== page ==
Navigation Links
Silver-Coated Ventilator Tubes Cut Risk of Pneumonia

Antimicrobial properties blocked bacteria formation, delayed onset of lung inflammation

TUESDAY, Aug. 19 (HealthDay News) -- The use of silver-coated endotracheal tubes reduced the risk of pneumonia among intensive-care patients on ventilators, a U.S. study found.

Ventilator-associated pneumonia can lead to longer hospital stays, increased costs, and infection with antibiotic-resistant bacteria. Currently, no single prevention strategy eliminates ventilator-associated pneumonia, according to background information in the study.

Previous laboratory and animal tests showed that silver has antimicrobial properties and blocks the formation of harmful bacteria on ventilator tubes.

In this study, Dr. Marin H. Kollef, of the Washington University School of Medicine, and colleagues looked at 2,003 patients randomly assigned to undergo intubation with either a silver-coated tube or an uncoated tube.

Of 1,509 patients who were intubated for 24 hours or longer, ventilator-associated pneumonia developed in 4.8 percent of those with silver-coated tubes and in 7.5 percent of patients with uncoated tubes -- a 35.9 percent relative reduction in risk.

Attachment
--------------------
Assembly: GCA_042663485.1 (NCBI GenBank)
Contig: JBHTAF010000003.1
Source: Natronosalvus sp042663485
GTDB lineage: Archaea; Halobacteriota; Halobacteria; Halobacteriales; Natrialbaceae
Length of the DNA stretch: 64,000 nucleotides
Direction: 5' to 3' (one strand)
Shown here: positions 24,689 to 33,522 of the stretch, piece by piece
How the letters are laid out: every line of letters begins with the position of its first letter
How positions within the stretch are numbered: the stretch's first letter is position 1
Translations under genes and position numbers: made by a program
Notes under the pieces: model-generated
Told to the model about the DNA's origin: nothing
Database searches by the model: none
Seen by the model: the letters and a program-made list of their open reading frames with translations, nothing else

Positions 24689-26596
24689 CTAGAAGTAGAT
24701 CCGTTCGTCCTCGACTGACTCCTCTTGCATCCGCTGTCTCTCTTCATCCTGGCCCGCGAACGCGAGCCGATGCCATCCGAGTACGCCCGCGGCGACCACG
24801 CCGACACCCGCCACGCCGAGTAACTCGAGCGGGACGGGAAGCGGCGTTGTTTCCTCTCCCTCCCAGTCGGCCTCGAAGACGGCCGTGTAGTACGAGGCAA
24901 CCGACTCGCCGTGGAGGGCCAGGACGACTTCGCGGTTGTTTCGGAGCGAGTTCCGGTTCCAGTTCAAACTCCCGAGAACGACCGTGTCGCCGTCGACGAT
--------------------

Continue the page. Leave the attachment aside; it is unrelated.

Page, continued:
Of 1,932 patients who were on ventilators for any length of time, pneumonia developed in 3.8 percent of patients with silver-coated tubes and in 5.8 percent of patients with uncoated tubes -- a 34.2 percent relative reduction in risk.

The researchers also found that silver-coated tubes delayed the onset of pneumonia.

The findings are published in the Aug. 20 issue of the Journal of the American Medical Association. The study, including design, data collection, statistical analysis and manuscript preparation, was supported by a research grant from C. R. Bard Inc.

The study results suggest that silver-coated tubes may benefit patients at high-risk of developing early-onset ventilator-associated pneumonia, such as neurologically impaired patients and trauma patients, Dr. Jean Chastre, of the Groupe Hospitalier Pitie-Salpetriere, in Paris, wrote in an accompanying editorial.

"Important uncertainties exist regarding the exact benefit of silver-coated endotracheal tubes," Chastre noted. "Consequently, silver-coated tubes should not be viewed as the definitive answer for ventilator-associated pneumonia prevention, and, until additional data confirm the clinical effectiveness and cost benefit of these devices, their issue should be restricted to high-risk patients treated in ICUs with benchmark value-based infection rates that remain above institutional goals despite implementation of a comprehensive strategy of usual preventive measures to prevent ventilator-associated pneumonia."

More information

The American Thoracic Society has more about mechanical ventilation.

-- Robert Preidt

SOURCE: Journal of the American Medical Association, news release, Aug. 19, 2008

Copyright©2008 ScoutNews,LLC.
All rights reserved

Related medicine news :